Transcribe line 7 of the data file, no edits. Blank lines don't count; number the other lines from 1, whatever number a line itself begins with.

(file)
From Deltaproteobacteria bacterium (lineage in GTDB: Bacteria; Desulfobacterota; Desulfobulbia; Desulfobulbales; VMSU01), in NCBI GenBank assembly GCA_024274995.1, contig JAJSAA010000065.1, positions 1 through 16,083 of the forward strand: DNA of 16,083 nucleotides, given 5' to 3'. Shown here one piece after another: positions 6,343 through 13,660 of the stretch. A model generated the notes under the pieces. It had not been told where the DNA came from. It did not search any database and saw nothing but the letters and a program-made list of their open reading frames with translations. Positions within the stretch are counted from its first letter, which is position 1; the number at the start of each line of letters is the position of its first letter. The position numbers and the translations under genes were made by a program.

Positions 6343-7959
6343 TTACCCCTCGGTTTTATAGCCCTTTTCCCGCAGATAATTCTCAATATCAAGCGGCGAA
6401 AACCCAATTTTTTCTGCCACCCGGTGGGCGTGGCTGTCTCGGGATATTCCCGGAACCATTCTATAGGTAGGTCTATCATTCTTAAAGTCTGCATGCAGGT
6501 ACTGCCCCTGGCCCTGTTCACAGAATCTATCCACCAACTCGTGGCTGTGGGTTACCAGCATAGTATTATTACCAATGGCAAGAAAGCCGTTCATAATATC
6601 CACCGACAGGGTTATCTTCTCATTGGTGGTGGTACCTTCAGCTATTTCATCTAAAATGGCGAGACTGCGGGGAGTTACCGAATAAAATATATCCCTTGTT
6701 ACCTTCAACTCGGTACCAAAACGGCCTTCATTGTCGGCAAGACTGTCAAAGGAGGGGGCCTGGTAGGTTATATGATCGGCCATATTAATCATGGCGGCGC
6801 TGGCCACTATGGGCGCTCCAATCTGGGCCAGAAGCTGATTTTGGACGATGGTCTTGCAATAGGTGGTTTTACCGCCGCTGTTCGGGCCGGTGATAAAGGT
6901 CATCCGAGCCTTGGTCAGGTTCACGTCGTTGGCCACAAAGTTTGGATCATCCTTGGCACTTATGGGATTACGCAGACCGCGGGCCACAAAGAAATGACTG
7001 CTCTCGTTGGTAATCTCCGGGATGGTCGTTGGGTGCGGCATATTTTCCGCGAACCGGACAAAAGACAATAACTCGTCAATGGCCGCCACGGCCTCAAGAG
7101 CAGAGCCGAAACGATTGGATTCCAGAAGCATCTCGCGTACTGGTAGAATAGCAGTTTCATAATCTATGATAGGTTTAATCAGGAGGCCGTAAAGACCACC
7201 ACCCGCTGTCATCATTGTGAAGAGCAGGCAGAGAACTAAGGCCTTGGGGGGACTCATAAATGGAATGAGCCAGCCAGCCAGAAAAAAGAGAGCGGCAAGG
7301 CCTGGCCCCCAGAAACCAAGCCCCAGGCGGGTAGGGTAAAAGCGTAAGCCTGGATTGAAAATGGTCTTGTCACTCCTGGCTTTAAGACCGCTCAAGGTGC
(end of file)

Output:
6701 ACCTTCAACTCGGTACCAAAACGGCCTTCATTGTCGGCAAGACTGTCAAAGGAGGGGGCCTGGTAGGTTATATGATCGGCCATATTAATCATGGCGGCGC